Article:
I would also support a plan that encompasses housing and a wide variety of social services in one location. I have not idea whether the DQ site would be available or appropriate. What it would likely be is isolating from the community as such not optimal if societal reintegration is a goal.

    2. Howard P

      There is no bus/transit service to DQU… might serve as emergency shelter, but short of that, sounds more like a gulag/concentration camp kinda thing.  Perhaps that is your point/goal?  Get them as far as possible from Sierra Energy on Research Park Drive? Other businesses?

      DQU is in the County, and the City has absolutely no control over the site…

      1. Marina Kalugin

        wow the CNN mainstream misinformation stands while the real news is ignored. . .oh well.

        I supported DQU back before it was formed..  it later became a hangout for native and other races to sit around and smoke pot and other ancient substances on the governments dime.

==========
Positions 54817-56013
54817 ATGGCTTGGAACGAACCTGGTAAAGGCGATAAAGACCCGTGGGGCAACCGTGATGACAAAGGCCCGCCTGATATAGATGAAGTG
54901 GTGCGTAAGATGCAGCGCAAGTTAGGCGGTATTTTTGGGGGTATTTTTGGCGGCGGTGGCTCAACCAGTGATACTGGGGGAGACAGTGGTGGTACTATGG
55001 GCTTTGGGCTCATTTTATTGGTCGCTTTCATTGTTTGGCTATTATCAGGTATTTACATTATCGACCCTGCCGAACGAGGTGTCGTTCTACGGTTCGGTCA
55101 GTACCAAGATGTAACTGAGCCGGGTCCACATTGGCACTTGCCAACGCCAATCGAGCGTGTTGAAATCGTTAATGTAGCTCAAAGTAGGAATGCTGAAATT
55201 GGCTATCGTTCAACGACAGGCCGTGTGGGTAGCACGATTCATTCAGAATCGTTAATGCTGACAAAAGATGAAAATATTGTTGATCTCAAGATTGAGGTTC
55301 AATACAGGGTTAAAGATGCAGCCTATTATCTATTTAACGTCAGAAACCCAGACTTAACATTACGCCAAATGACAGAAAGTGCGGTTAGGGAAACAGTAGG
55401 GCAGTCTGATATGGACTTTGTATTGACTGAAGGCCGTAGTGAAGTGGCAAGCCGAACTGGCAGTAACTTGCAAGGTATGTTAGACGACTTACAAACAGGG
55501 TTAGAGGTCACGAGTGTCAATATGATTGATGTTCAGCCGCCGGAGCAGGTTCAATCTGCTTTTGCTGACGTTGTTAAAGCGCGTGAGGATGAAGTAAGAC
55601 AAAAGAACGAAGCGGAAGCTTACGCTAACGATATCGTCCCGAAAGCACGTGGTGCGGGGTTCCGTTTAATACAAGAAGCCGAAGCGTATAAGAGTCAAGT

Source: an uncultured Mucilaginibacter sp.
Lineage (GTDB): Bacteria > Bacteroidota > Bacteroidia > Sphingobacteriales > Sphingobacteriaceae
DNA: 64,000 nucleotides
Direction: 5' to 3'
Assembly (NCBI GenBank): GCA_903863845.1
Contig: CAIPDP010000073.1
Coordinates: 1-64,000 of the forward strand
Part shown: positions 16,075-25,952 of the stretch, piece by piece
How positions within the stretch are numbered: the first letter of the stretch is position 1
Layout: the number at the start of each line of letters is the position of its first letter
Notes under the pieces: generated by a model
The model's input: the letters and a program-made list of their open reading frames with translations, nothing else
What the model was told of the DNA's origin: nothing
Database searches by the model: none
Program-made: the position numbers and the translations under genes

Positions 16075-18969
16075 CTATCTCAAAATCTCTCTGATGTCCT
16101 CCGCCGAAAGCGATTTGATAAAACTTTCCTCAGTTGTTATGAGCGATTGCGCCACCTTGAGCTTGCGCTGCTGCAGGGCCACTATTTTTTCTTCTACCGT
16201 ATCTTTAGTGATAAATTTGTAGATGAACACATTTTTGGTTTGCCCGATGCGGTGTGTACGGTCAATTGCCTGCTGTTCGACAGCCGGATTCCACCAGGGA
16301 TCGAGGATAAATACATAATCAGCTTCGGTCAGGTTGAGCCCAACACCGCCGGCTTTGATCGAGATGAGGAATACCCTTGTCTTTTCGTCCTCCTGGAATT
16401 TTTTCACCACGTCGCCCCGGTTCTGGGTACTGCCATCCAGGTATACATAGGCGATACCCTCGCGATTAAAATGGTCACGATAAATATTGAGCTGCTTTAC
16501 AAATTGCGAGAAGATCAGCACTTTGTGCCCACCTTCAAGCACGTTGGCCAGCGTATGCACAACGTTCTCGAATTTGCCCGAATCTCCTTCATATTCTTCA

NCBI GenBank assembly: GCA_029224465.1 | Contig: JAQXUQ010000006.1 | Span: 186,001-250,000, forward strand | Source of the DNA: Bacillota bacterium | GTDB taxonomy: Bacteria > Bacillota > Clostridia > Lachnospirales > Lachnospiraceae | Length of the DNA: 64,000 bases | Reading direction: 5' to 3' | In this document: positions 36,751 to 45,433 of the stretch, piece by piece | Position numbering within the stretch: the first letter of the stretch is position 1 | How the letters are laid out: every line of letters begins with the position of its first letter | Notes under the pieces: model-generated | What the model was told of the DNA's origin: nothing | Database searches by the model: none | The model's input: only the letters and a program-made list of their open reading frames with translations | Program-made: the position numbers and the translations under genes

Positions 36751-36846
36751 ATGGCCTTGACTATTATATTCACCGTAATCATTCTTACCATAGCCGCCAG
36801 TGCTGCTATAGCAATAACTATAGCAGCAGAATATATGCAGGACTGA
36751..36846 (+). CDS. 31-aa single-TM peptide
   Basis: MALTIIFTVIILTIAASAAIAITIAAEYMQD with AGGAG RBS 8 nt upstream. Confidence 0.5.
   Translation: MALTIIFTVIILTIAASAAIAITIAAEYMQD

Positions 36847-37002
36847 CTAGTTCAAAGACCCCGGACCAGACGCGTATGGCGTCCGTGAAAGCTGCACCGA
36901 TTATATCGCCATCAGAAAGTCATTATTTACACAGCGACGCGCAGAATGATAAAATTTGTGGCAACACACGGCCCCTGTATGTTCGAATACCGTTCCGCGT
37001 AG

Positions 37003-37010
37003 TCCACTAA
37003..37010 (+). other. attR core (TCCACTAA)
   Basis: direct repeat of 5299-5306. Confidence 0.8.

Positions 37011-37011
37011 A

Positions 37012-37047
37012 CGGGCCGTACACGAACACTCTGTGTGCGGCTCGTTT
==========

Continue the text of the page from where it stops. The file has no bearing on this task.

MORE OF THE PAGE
then I was like wt?  why are WE spending our money on that nonsense..

        but in more recent years I am understanding the importance of such cultural activities…

        certainly so much better than the misinformation fed to the children under common core..

        who then become doctors and cannot figure out why the children get sicker and sicker…

        at least the native peoples are not harming anyone else…

        in fact we should all get together at the council meetings and join hands and sing kumbaya…..

        and at least..  they are doing something useful..  expanding their spiritual understanding…   truly so much more valuable than the toxic fake knowledge in regular schools.

        PS.  the DQU is really not far by bike..  back in the day many of us used to ride our bikes to winters and back  and that is just over half way..

         

        1. John Hobbs

          “in fact we should all get together at the council meetings and join hands and sing kumbaya…”

          Frankly, that’s like pitching to an empty batters’ box.

          Jeff, come home………………

        2. Howard P

          back in the day many of us used to ride our bikes to winters and back

          Daily?  And still, that assumes you have a functional bike, and are healthy enough to go the distance… many homeless do not have one. Many have significant health issues… physical and/or mental.

          How will they get food, water, sewage, heat, cooling, etc.? Who provides services?